Baby Sloth at London Zoo Gets to Grips With Teddy Mom

Edward chillin
Edward, a seven-week-old sloth, relaxes on a stuffed toy brought in by zookeepers to be a surrogate mother at London Zoo. Zoological Society of London London Zoo

After much of the world has spent the past few days mourning the death of Cecil the lion, a famous beast who delighted visitors to Zimbabwe's Hwange National Park, some good news has finally arrived from the animal kingdom—or at least from London Zoo.

The zoo released a video Friday of its latest arrival, Edward, a seven-week-old, two-toed sloth, getting to grips with his new mother. Edward's mum Marilyn was unable to take care of him after she stopped producing milk, so the zoo has been hand-rearing Edward for the past couple of weeks, Kelly-Anne Kelleher, a sloth keeper at London Zoo, explains in the video.

To help with the feeding, Kelleher brought in a surrogate mother for Edward: stuffed sloth teddy bears from the zoo's gift shop. From the looks of the video, Edward is already quite attached. Kelleher will hang the surrogate mother six inches from the ground using carabiners to replicate a sloth mother's natural position, allowing Edward to clamber over it and strengthen his muscles.

"I want the baby to be using all of the muscles he would be using if he was on his mother," said Kelleher.

Edward sleeping
Edward sleeps on zookeeper Kelly-Anne Kelleher. Edward's mum is unable to produce milk, so the zoo is hand-rearing him until he can feed himself. Zoological Society of London London Zoo

A video of Edward posted by the Zoological Society London was viewed more than 7,500 times on YouTube by the end of Friday and photos of the miniature mammal were widely shared on Facebook and Twitter. Edward's sluggish and adorable movements are also perfect for Vine, where a six-second clip of him drinking milk and hugging his "mum" has garnered more than 13,260 loops.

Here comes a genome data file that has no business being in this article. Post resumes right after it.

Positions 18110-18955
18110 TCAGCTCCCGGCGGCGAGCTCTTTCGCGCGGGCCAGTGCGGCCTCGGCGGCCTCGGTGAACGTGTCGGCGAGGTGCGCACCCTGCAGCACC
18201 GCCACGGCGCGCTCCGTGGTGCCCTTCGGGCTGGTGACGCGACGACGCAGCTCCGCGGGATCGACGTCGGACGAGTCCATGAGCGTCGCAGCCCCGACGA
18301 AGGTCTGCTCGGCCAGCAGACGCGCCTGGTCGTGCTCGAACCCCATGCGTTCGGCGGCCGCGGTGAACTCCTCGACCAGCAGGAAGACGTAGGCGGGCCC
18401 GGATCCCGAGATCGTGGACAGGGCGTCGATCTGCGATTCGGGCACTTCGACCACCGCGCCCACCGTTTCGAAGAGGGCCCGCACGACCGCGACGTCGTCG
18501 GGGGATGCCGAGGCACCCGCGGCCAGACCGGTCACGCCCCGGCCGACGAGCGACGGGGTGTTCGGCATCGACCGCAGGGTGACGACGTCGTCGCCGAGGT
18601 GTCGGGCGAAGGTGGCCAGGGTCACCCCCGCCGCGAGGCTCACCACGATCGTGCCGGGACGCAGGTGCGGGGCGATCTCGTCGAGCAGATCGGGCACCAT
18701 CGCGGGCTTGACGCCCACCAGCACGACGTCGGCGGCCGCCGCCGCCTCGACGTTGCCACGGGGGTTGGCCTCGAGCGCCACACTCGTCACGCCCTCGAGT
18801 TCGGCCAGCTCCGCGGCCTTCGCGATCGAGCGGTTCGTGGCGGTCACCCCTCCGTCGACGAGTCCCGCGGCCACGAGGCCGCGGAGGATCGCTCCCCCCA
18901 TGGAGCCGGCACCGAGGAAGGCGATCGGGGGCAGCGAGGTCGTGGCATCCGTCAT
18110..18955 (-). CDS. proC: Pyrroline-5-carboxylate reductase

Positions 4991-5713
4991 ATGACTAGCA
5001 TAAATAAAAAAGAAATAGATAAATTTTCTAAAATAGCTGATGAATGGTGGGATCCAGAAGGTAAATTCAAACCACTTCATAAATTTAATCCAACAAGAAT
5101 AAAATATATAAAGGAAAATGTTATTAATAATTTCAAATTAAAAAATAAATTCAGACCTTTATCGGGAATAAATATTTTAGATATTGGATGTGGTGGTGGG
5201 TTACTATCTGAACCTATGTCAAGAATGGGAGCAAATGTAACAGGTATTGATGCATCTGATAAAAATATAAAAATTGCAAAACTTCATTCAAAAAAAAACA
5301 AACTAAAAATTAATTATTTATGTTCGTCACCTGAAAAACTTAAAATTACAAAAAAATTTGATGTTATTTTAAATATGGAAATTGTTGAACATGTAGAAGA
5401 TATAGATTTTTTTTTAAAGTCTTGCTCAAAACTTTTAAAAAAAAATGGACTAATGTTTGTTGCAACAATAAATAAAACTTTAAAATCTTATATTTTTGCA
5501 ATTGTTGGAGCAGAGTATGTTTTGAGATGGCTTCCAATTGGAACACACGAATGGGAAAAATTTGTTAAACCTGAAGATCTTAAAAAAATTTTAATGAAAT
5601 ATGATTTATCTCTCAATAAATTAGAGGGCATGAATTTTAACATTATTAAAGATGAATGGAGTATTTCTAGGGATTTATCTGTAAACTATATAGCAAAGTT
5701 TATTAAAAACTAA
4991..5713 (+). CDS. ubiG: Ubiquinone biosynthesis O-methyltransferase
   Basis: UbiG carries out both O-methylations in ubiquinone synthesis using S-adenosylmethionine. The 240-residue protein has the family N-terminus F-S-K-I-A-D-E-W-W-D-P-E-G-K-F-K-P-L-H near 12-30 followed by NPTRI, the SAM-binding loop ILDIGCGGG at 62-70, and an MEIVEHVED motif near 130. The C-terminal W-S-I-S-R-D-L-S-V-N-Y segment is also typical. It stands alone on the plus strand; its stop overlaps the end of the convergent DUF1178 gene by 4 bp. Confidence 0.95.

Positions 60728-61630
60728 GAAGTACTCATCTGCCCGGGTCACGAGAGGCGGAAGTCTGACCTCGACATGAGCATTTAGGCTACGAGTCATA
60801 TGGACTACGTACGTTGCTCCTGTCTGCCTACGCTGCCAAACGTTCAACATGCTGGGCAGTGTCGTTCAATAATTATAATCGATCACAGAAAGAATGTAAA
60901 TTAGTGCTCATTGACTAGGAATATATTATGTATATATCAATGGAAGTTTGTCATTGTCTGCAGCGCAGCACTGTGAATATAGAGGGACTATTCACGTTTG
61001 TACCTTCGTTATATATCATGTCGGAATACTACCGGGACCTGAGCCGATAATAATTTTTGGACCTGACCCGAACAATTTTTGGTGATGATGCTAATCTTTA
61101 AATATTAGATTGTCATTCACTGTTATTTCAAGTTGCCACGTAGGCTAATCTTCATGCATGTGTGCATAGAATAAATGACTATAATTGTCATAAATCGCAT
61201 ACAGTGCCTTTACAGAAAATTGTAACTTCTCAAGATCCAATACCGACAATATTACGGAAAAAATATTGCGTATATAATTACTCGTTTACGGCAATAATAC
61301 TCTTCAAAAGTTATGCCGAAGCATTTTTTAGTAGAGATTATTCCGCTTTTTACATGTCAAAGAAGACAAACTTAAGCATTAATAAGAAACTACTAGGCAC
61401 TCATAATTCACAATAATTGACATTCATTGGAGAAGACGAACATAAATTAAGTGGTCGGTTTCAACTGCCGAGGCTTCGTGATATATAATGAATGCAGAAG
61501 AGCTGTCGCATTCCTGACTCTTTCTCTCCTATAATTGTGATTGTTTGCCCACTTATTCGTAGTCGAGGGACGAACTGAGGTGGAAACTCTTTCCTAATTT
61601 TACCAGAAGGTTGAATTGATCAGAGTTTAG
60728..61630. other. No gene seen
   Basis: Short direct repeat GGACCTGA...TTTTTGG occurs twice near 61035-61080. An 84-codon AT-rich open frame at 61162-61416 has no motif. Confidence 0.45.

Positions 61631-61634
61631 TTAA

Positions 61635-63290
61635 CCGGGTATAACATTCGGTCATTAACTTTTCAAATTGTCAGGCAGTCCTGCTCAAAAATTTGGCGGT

Little Edward is taking his new found global fame in his stride. Retweet to spread the #fridayfeeling #babysloth

— ZSL London Zoo (@zsllondonzoo) July 31, 2015

Despite being described as "very active," a sleepy Edward often has to be woken for his feeds, Kelleher said. He responds by yawning and covering his eyes with his claws, behavior many humans will be familiar with. When he's able to start feeding himself, Edward will be reunited with his mother.

Edward feeding
Edward is fed goat's milk and vitamins three times a day. Sloths have such a slow metabolism that they only use the bathroom once a week. Zoological Society of London London Zoo

Sloths are nocturnal mammals native to South America. They are the slowest mammals in the world—so slow, in fact, that they only use the sloth bathroom once a week. They spend most of their time in treetops and opt for a crawling motion instead of walking. Two-toed sloths are slightly bigger than three-toed sloths, which cannot survive in captivity, according to National Geographic. The pygmy three-toed sloth is an endangered species and the maned sloth, also a three-toed species, is a vulnerable species, according to the World Wildlife Fund (WWF).

Edward is one of three sloths at London Zoo, along with mum Marilyn and dad Leander.

Edward sloth
Edward cuddles with his surrogate mum as Kelleher looks on. Zoological Society of London London Zoo

The zoo has been feeding Edward vitamin-fortified goat's milk every three hours throughout the day and night to build his strength. Edward lets everyone know he's hungry by making a "squeak sneeze" noise, described by Kelleher as "strange but very loud."

Edward is named after Edward Scissorhands, Johnny Depp's character in the 1990 film of the same name, due to his "impressive claws," the zoo said on its website. Edward's claws will eventually grow to four inches in length, handy for clinging to and climbing on branches.